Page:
Nicole Moore – Kamloops WorkBC ESC – PWD
22 January 2016
Nicole is a woman in her 30’s who visited the Kamloops WorkBC Employment Services Centre, Open Door Group, in the winter of 2014.
Nicole’s challenges began very early in life. She was born late, with a bulging fontanel and a club foot, and battled a severe case of measles at age one, which put her tiny body into convulsions.
Although she achieved developmental milestones as expected in the years to come as a toddler, more problems arose when Nicole started school. Teachers found her disruptive and unable to focus. She was taken to a pediatrician, who prescribed Ritalin, but the medication failed to help. In Grade 2, a school assessment found Nicole was delayed in her functioning and further assessments at B.C. Children’s Hospital revealed she had epilepsy. A bad fall with a head injury at age 9 and scarlet fever at age 11 concluded Nicole’s childhood years.
Nicole’s parents had always been supportive of her and they worried about their daughter’s future the older she got. While she was able to complete high school and was granted a Leaving School Certificate, Nicole’s intellectual functioning was the equivalent of an eight year old. Would she be able to live independently some day? Hold a job? Get married, have a family of her own? These were real concerns for her parents.
Years of volunteering with various charities and community organizations during high school and into her 20s lead to a part-time job at Liquidation World in 2012. Nicole loved the job. She stocked shelves and sorted merchandise, and it was within walking distance from the family home. Being employed was a boost to her independence and confidence.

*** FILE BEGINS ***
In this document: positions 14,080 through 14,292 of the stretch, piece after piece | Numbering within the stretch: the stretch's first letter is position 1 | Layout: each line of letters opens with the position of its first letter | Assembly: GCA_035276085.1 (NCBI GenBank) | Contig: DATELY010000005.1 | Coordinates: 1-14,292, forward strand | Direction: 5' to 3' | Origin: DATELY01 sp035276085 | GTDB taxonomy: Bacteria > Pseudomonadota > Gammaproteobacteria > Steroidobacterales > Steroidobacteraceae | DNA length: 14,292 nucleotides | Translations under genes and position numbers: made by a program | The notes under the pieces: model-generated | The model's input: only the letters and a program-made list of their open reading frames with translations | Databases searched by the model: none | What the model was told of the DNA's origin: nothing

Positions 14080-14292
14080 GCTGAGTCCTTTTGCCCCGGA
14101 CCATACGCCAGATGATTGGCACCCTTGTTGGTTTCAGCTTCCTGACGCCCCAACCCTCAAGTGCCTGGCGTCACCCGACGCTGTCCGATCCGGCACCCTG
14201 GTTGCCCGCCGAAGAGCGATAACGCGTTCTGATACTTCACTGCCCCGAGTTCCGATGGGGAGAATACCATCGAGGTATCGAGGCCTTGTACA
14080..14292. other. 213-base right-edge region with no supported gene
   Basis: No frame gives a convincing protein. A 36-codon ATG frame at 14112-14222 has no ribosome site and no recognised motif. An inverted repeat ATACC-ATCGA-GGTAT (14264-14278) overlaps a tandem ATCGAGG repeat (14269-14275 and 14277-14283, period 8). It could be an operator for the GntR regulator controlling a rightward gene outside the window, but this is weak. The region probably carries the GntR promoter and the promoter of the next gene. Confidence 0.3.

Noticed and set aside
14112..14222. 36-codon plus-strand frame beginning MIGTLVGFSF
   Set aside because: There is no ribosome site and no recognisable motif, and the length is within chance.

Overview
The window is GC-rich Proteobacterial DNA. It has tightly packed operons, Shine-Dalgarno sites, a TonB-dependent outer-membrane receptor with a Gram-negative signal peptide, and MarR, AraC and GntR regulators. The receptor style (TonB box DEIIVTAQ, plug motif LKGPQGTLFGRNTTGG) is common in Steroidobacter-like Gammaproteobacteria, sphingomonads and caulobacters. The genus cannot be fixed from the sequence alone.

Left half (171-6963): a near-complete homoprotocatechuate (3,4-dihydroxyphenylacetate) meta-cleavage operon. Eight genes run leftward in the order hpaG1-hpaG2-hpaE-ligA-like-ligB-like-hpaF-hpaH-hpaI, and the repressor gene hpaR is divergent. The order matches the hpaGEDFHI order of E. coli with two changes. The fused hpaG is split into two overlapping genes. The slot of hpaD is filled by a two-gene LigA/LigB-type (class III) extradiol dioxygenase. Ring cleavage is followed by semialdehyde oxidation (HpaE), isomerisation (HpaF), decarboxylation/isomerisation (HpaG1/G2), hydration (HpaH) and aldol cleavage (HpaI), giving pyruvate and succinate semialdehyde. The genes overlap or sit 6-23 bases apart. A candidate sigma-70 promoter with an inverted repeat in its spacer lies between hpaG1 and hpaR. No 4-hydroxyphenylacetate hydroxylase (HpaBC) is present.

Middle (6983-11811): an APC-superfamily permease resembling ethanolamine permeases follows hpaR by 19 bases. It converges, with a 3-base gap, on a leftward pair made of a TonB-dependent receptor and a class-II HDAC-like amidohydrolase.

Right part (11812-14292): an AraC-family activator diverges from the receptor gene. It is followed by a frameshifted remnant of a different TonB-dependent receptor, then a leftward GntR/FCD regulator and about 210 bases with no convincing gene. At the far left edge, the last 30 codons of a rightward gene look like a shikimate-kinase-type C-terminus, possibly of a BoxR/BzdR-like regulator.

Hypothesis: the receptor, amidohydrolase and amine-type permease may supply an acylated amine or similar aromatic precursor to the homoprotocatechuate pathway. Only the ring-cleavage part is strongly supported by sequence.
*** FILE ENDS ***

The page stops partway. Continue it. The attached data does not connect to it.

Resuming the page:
But in the winter of 2014, Liquidation World closed its Kamloops store and Nicole found herself out of work. Her parents brought her to the WorkBC Centre to begin searching for a replacement job. Nicole was connected to a job developer, who pursued every possible employment opportunity for Nicole.
The odds of finding a job seemed bleak. Businesses in the area were experiencing tough financial times; there was no extra money to hire someone to stock shelves, not even for a couple of hours a week. And few employers were willing to look beyond Nicole’s challenges to see the skills and abilities she had.
Nicole’s confidence began to fade as hope for employment faded. Her parents noticed she was losing motivation and was retreating from social interactions, spending most of her time at home on couch.
Weeks turned into months. Finally, a break, a grocery store about five blocks from Nicole’s house had a new owner, a community-minded businessman named Jason Cain, who had grown up in Kamloops and had recently returned to his hometown to purchase the Extra Foods and renovate it into “Cain’s Your Independent Grocer”. Cain was more than willing to give Nicole a chance.
Nicole’s first day on the job was Aug. 27. She works Mondays and Thursdays, from 10:30 a.m. to 3:30 p.m., sorting merchandise on the store’s centre aisles. The shelves have never looked better. Nicole took to her new job like a pro and has already proved herself a valuable addition to the Independent Grocer team.
Most importantly, she loves her new job and says her family and friends are proud of her. Even her neighbour stopped by the other day to congratulate her.
“She came right to the house and gave me a big hug,” said Nicole. “She was really happy for me.”